1974 – Once again under local ownership, Scorpion modified the cowling to provide a more “swept” look. These machines were offered in a wide range of colors (10 in all). Between 18,000 and 20,000 units were built. Hollywood star Chuck Connors joined the team for the first time as the firm's marketing took on a "western" flare.

A seven minute promotional film titled "Scorpion Super Stinger '74 - What Makes a Snowmobile Great?" was unveiled. The piece highlighted Scorpion's response to four major consumer concerns (as revealed in an industry survey), including, 1) noise (where Scorpion's new muffler design was touted, 2) performance (where nineteen other machines were compared to the Scorpion and found lacking - the newly refined Power-Thrust clutch and Rockwell engine were given credit for this discrepancy), 3) ride (the now-standard Para-A-Rail was touted), and 4) reliability.

1975 – Chuck Connors remained on-board as the innovative Whip brand was unveiled, featuring a forward-mounted engine, all-aluminum chassis, and wider 16" track. The machine's deep blue hood was a bold move away from the firm's trademark red and black.  High-performance, race-tested Brut machines were integrated for the first time, featuring a liquid-cooled engine, slide-rail suspension, and wider ski stance.  Further expanding the Whip brand name, the Lil' Whip was unveiled as the firm's affordable compact model.  The Super Stinger remained on-board in a rainbow of colors.

This year's marketing slogan: "the shape of things to go ..."

Approximately 16,000 machines are produced and added to the existing 3,000 units of dealer carry-over.

1976 - The Whip remained but with a twin cylinder "Cuyuna" (formerly Rockwell JLO) power plant.  The firm clearly staked it's future on this new, in-house aluminum engine.  The mid-priced, full-sized Range Whip was unveiled and the Lil' Whip remained.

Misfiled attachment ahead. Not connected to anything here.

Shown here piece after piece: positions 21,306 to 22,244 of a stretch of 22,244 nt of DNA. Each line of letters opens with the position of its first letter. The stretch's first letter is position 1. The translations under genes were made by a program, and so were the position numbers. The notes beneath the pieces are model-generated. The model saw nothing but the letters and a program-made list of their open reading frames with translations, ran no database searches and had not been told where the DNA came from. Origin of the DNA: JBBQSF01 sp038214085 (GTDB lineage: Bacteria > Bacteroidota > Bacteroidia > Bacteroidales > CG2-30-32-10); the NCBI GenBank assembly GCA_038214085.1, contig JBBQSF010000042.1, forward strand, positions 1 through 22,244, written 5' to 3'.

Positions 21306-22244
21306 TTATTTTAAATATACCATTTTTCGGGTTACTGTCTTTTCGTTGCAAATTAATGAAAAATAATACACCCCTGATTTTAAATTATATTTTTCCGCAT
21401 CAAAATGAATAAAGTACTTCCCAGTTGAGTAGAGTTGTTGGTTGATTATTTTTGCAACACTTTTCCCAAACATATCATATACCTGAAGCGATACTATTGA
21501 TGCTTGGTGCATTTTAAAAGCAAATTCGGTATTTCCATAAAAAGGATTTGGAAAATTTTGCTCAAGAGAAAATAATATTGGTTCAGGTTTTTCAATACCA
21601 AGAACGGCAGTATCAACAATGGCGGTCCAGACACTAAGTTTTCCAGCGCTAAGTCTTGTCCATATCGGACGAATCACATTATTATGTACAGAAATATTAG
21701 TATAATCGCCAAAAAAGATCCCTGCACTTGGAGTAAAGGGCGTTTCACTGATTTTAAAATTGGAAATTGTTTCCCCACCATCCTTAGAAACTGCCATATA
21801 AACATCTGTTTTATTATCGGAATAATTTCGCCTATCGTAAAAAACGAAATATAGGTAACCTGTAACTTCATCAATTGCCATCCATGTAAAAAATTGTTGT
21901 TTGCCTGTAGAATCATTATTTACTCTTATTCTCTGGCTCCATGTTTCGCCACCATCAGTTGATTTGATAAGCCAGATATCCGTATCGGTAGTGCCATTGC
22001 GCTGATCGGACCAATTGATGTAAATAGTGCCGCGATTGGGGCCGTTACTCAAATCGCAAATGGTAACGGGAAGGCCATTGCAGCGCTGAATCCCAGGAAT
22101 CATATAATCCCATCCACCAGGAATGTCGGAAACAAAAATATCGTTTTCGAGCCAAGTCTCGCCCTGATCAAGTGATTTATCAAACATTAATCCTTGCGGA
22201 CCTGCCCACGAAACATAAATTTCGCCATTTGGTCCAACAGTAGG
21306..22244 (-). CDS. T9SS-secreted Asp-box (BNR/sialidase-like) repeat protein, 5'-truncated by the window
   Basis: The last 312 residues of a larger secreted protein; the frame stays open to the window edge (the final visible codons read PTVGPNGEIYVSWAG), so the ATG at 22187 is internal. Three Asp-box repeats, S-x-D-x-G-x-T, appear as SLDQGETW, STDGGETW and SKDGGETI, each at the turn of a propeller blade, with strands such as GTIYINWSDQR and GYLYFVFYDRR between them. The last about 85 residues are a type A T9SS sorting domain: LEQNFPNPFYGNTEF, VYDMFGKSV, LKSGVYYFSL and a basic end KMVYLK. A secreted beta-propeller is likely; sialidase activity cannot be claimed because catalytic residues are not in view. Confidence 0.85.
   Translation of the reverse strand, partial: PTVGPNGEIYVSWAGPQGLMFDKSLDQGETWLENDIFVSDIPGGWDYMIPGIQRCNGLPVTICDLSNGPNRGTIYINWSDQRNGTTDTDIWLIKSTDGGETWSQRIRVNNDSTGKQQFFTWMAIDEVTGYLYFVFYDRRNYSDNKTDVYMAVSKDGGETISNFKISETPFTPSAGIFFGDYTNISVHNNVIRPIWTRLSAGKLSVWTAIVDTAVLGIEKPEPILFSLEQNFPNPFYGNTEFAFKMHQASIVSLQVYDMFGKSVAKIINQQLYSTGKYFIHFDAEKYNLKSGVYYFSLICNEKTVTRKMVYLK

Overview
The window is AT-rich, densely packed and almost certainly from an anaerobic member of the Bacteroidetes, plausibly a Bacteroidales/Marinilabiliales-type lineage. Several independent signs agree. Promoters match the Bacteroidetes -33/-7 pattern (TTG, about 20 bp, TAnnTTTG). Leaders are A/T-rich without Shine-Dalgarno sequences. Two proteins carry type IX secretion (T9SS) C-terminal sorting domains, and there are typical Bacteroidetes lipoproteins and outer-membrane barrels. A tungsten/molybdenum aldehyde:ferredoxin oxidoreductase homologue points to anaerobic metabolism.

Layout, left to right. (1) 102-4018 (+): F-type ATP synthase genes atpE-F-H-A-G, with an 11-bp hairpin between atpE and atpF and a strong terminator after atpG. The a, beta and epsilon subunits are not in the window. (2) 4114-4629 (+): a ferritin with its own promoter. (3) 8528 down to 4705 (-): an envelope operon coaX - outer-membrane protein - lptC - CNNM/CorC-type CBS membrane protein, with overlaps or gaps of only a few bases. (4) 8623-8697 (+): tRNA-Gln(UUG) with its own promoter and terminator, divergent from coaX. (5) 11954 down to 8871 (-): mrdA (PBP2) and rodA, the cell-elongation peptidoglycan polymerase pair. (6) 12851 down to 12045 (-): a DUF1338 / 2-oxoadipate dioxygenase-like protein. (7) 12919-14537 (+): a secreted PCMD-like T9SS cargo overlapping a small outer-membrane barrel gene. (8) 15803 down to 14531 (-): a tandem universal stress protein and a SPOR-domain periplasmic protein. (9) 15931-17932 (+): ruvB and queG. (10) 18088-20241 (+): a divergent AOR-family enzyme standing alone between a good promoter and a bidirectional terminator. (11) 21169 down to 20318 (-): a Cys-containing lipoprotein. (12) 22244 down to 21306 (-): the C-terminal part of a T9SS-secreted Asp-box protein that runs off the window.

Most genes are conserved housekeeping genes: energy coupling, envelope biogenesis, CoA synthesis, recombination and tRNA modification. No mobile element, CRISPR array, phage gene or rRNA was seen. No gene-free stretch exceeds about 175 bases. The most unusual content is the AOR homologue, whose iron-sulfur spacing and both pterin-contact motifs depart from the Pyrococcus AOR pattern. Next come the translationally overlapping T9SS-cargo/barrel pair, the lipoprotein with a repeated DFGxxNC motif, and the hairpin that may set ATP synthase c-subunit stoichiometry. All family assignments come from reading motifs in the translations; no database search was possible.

Massey-Ferguson snowmobiles were produced for the first time, including the Whip look-alike 340/440 Whirlwind (featuring dual headlights), the Range Whip look-alike (off-set headlight) 300 Chinook, and the Brut look-alike 340/440 Cyclone.  Apart from color treatment and minor hood modifications, the Massey and Scorpion snowmobile lines were nearly identical.

This year's marketing slogan: "nothin' really comes close."

1977 - The Bull Whip cross country racer is introduced, with 500 manufactured in total.  The Range Whip Sting was also unveiled.  Massey-Ferguson sleds are produced for the last time.

1978 – Scorpion, Inc. unveiled the high performance Whip TK.  Apart from cosmetic adjustments, the standard Whip remained, along with the Range Whip and Lil' Whip.

Attempting to capture the public's growing concerns regarding fuel efficiency and in a bid to diversify the firm's manufacturing base, Scorpion announces a small line of Mopeds.  The SC 1 base model was supplemented by the SC 2 which added a chrome trim package.  The SC 2X deluxe model featured a longer wheelbase and seat.  Each sported the air-cooled 49.6 cc Cuyuna engine and automatic transmissions.

1979 – Scorpion Industries, Inc. (an Arctic Company) releases the Whip TK & TKX and drops the Range Whip. The Whip TK & TKX featured a bold new black-red look, wedge stylings, low center of gravity and a wider stance (just over 33"). The Whip was offered in a 340 and 400 and the model's reputation for reliability was featured prominently in company advertising. The blaze red Sting was available as a 400 or 440 fan-cooled and it's performance was highly touted. The Lil' Whip as marketed as an affordable sport machine. Sadly, these were to be the final production snowmobiles produced in the Crosby-Ironton facility. Additionally, as product development shifted to Artic Cat, these were to be among the firm's last home-grown designs. Quad Trac grooming machines roll off the assembly line for the first time.

1980 – Spread across three different models, 14,000 machines are produced in Arctic Cat's Thief River Falls factory, including: the 440 Whip (marketed as an affordable family sled); the 440 Sting (marketed as an easy handling sports machine); and the 340 or 440 TK (marketed as a trail sled). The Lil' Whip is dropped from the line.

1981 – Scorpion finished it's final production run with the new and strong-selling Sidewinder, a re-branded Cat El Tigre with a high-performance 440cc liquid-cooled engine. Approximately 1200 Sidewinders were produced. The TK/TK340, Sting and Whip were offered for the last time (consisting largely of model year 1980 carry-overs).